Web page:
THR has an oral recap of the project (somewhat random, but something tells us Relativity will announce the new lead for "Stretch Armstrong," now due in 2014, soon) and some rather fascinating names were approached/put on wishlists over the years. "John [Osher, owner of CAP Toys] was really locked on wanting Mel Gibson. We all thought it was kind of weird. And that was before the notoriety that Mel sort of can conjure now and then," formerly attached director William Dear ("Angels In The Outfield," "Harry And The Hendersons") revealed. But it's Osher himself who drops some of the more out there choices producers were tossing around.
"Yes, Mel was discussed. We were interested in any famous actor who had a prominent chin that could look like Stretch Armstrong. And Woody Harrelson also was considered," the exec said. "When they got to Sinbad, I realized they didn’t care about what Stretch Armstrong looked like. I was interested in getting someone who could look like Stretch Armstrong because we had a toy that related to it and we didn’t have to make a new toy. Stretch was blond and had a big chin. Then they started talking Danny DeVito and this and that. Then I realized that they were in the movie business. Anything about toys was inconsequential."
Yes, Danny DeVito. The actor was going make a pretty nice chunk of change for the part, but development woes and his demands thwarted it. "Danny DeVito did not want to do any short jokes," producer Doug Draizin said. "The whole point of Stretch Armstrong was stretching and Danny DeVito, the short guy, stretching. Apparently, he didn’t want any references made to that. What came back to me was that [former president of Disney animation] Peter Schneider said, 'There’s no way I’m paying Danny DeVito $10 million to be in a movie called Stretch Armstrong when you can’t make any real jokes.' Something like that. Don’t quote me. I was devastated. Danny left the project. Then we had the idea of Jackie Chan."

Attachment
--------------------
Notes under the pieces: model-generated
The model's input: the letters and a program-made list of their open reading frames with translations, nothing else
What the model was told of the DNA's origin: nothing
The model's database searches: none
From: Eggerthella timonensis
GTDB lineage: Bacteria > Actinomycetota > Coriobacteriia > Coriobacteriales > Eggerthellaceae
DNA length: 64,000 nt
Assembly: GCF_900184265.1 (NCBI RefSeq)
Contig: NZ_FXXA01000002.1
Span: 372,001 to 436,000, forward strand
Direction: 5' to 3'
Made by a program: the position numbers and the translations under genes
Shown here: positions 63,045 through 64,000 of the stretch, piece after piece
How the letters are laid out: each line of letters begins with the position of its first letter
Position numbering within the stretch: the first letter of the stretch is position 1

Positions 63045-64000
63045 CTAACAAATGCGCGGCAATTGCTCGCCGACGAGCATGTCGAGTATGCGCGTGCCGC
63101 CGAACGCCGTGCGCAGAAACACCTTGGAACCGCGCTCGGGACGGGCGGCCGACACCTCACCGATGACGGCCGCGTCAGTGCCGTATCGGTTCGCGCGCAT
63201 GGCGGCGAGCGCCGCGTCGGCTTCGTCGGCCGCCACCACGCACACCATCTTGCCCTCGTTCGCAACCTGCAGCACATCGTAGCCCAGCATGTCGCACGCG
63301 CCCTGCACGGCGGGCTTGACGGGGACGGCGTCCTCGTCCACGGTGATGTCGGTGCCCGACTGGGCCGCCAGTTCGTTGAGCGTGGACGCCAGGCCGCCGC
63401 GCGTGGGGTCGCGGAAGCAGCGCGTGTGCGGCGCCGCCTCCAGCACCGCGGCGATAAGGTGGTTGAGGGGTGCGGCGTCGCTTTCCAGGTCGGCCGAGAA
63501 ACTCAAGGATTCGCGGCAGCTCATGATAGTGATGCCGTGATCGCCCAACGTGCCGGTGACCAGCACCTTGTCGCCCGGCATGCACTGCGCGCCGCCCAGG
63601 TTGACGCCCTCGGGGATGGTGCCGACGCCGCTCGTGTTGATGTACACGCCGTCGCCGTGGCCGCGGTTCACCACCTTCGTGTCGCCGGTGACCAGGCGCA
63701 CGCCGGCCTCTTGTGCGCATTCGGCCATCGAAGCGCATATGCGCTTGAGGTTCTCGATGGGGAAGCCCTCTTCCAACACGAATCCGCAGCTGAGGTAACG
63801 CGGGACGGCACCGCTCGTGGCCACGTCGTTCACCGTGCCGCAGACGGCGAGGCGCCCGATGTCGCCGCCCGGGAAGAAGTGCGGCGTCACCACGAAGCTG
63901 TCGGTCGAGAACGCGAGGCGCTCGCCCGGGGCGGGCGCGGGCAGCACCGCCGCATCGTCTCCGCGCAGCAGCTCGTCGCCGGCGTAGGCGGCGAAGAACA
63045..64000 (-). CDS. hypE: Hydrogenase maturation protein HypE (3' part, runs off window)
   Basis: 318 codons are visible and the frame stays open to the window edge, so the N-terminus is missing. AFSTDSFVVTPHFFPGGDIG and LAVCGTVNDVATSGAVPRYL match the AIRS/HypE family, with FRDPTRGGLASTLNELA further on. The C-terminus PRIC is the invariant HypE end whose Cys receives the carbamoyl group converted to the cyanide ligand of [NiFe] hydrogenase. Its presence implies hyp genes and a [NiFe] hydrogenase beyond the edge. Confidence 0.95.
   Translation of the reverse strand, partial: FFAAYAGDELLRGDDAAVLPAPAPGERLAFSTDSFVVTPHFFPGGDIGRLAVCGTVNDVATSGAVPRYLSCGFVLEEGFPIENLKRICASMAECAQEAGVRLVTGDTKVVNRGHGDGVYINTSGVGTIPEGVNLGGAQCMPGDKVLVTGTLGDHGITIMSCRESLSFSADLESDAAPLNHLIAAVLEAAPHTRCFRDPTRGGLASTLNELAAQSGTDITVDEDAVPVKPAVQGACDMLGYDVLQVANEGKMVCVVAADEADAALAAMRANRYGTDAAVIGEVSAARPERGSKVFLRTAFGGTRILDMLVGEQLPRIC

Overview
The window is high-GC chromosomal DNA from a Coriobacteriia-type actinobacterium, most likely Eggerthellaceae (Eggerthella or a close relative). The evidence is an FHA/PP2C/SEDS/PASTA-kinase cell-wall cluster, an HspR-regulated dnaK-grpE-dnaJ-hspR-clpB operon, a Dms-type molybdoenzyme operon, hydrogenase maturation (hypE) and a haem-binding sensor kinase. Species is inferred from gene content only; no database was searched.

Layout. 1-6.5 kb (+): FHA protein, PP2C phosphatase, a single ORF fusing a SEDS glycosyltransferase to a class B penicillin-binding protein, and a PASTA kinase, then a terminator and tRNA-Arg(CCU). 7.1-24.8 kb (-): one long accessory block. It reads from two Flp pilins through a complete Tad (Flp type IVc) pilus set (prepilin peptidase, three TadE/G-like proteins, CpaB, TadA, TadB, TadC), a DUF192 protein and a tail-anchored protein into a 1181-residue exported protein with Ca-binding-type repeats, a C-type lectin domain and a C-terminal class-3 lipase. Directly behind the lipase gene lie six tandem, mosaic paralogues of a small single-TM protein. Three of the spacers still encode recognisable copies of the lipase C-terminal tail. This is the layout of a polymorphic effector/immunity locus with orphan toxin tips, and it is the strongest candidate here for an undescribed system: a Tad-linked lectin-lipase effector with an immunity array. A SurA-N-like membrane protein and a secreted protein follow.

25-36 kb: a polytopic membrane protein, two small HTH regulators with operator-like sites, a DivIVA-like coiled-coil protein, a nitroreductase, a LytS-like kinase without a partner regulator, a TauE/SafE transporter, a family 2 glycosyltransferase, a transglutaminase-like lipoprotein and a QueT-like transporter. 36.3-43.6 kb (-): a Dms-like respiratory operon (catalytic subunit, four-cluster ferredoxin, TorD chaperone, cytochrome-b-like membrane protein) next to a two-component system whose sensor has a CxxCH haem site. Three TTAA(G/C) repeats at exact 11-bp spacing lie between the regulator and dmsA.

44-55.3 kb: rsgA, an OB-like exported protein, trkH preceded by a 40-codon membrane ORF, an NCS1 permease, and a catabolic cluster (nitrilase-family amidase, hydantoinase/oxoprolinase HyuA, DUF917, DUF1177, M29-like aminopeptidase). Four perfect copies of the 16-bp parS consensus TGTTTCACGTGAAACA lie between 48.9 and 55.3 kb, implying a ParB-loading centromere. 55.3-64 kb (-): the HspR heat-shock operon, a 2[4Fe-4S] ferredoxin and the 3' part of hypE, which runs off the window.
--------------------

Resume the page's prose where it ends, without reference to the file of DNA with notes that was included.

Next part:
So yes, welcome to Hollywood, where Sinbad and Jackie Chan are considered viable options for "Stretch Armstrong." The entire THR piece is pretty amazing to read simply as a crash course in development hell. As for the movie coming next year, directed by (sigh) Breck Eisner? Well, Relativity has their work cut out for them. "The biggest problem was that it wasn’t a superhero movie. There was no origin on Stretch. It’s just a title," Draizin notes about the failed past movies.
Good luck, everyone and see you on April 11, 2014 (though will that date hold with no star or cast announced, and not a single frame of footage shot yet?).